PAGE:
Christmas season is a time for giving, but also getting and sometimes the two can become confused. Our consumer attitude can often override our giving attitude. I wondered if perhaps the gift I could give our daughter was the gift she had given me. A reminder of where our true treasure lies, of what really matters, that the things we give and receive at Christmas will fade away but how are we living our lives for things that will last? What a beautiful tradition it would be to begin our Christmas with this perspective as we open gifts that it would not be about the gift but the giver of the gift and ultimately the greatest giver, Jesus who gave himself for us. So I decided we would call Sophie’s stocking her “treasure stocking” and instead of filling it with gifts, fill it with a note each year from each of us, telling her how she has reminded us where true treasures lie, writing the impact she has had on our lives and the ways her life is still storing up treasures in heaven.
Before I continue I want to acknowledge (if you’ve read this far) that I realize not everyone reading this believes in Jesus, or celebrates Christmas. And though you may not resonate with my motivation for how we have begun to approach our empty stocking I wonder if it may trigger some ideas for you, treasures you could fill the stocking or whatever is meaningful to you this holiday season, of your loved one with of the ways in which their life has changed yours? Treasures of love and memories to be read, pondered on and added to for years to come.
I decided to make a little treasure box to stick in Sophie’s stocking, including a note we would read each year about that verse in Matthew and why we chose to make her stocking a treasure stocking. I made gold coins (basically I cut circles out of gold paper from Michaels) and Kevin and I both dated and wrote a small note on each coin telling Sophie what she has taught us and continues to teach us. It’s the first thing that we did that Christmas before presents were opened. And it’s the first thing we’ve done every Christmas since.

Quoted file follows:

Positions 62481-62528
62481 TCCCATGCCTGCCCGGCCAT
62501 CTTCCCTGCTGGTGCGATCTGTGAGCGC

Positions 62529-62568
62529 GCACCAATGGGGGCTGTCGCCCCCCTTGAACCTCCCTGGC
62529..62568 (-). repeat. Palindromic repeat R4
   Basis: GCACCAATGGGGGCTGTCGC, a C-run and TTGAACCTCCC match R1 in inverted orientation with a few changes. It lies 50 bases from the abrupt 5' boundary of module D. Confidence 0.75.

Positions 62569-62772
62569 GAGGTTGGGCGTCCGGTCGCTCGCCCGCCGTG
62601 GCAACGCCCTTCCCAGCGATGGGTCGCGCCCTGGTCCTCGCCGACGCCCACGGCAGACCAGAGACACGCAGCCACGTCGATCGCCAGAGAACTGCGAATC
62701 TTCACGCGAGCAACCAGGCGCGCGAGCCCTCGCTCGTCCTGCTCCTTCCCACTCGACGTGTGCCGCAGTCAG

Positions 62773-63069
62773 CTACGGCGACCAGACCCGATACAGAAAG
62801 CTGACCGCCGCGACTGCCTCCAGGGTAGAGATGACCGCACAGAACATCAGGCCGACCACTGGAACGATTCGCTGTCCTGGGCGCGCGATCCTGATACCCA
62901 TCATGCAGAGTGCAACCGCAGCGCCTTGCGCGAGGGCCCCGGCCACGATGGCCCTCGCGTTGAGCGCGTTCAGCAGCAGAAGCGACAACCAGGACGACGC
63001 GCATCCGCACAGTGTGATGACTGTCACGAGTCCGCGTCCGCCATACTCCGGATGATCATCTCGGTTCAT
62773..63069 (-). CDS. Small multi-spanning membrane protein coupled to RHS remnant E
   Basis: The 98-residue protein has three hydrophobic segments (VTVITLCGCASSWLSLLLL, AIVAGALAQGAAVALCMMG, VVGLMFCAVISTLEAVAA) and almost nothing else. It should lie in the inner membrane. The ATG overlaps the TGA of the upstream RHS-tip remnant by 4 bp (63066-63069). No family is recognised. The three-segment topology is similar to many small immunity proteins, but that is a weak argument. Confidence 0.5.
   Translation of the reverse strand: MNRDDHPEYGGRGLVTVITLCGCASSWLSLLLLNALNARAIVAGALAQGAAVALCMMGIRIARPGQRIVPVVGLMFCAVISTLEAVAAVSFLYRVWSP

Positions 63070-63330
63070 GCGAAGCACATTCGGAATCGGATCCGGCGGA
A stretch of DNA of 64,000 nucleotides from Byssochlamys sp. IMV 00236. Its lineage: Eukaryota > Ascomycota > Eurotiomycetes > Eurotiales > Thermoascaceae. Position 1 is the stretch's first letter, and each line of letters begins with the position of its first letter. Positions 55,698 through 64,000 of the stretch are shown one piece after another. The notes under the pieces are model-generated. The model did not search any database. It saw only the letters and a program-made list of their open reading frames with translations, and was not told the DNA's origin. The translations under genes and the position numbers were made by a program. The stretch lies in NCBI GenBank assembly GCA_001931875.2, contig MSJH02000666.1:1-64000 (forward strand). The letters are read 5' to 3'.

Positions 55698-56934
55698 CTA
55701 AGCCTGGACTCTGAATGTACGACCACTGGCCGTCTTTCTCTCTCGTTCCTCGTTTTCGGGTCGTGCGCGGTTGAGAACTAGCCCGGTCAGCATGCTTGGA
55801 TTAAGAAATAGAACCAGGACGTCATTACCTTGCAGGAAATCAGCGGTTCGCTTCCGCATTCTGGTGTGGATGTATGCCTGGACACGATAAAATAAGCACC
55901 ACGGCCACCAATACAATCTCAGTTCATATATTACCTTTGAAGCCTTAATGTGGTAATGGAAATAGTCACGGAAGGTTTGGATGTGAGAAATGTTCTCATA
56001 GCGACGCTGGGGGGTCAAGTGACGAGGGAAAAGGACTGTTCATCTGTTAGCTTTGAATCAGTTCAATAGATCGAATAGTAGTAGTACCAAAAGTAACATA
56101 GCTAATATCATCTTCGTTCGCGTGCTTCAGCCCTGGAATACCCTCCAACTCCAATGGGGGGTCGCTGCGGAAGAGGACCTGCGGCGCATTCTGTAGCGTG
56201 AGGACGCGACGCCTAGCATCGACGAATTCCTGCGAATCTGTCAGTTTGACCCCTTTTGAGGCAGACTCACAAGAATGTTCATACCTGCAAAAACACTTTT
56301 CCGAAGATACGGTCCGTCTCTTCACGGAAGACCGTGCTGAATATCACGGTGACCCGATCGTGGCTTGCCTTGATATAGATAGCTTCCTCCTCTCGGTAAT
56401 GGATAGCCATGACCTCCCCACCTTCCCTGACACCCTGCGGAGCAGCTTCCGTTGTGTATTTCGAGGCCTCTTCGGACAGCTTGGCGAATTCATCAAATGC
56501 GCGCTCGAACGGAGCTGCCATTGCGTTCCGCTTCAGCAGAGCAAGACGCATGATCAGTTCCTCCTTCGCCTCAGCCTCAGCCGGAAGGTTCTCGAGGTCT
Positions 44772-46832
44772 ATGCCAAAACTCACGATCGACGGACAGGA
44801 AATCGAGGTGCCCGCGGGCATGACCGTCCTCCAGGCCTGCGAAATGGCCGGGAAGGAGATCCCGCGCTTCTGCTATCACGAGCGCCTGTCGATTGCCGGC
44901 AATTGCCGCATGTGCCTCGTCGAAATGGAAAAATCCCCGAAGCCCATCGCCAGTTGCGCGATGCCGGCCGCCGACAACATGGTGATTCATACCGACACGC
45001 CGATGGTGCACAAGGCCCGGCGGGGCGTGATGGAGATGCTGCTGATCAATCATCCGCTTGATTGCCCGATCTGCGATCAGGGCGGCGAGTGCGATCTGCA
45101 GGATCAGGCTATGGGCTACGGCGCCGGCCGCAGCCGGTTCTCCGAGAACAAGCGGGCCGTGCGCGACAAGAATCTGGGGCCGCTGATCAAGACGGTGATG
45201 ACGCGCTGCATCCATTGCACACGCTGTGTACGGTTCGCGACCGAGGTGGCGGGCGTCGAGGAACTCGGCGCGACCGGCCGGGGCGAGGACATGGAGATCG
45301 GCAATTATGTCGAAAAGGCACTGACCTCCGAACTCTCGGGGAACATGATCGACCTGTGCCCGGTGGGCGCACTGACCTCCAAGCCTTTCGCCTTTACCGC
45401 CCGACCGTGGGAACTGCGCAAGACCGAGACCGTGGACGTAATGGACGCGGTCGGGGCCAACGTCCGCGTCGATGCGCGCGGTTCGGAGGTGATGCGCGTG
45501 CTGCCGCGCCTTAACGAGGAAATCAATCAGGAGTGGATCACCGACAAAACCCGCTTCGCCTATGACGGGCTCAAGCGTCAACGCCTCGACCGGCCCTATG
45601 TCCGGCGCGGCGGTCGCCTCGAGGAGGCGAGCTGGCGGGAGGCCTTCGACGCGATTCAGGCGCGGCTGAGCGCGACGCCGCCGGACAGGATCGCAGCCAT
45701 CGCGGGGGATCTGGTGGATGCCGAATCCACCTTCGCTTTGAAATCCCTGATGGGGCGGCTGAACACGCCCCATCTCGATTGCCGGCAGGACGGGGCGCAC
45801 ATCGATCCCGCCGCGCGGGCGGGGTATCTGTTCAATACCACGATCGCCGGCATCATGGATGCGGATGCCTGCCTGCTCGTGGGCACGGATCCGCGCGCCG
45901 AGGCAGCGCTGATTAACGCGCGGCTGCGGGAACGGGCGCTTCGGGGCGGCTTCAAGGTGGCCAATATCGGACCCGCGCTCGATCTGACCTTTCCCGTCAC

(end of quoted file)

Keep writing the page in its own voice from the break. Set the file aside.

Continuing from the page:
We’ve added another treasure stocking for our 2nd daughter, Dasah who we lost a year later, and we’ve added another stocking for our son who came into our lives through adoption almost 2 years ago. And we joyfully fill that one with temporal gifts. But before we open our gifts that will not last but are sweet to give and receive, we read the notes in both our girls treasure boxes, and then we write on our little gold coins as we take time to remember the gifts that our children who have gone before us have given us, and the greatest gift their lives have pointed us too, that little baby in the manager that entered into our broken weary world so that we could have hope even in the midst of great loss.
So what’s to be done about the empty stocking? Perhaps there are treasures you can fill it with too. They may not be gifts wrapped in wrapping paper and quickly torn apart, but they could be gifts that you will read each year and be reminded of the impact of the little lives gone too soon, inviting them into your Christmas celebration to set the tone for your family of what is most important.
And I’d love to hear how you have loved, honored and celebrated the children you have loved and lost this holiday season. What have you done with their stockings? What traditions have you begun as a family to remember your children? I imagine we can all learn much from one another as we share how we grieve and remember our children, spurring ideas to draw us into a deeper celebration of the lives that though are no longer here are forever a part of our hearts.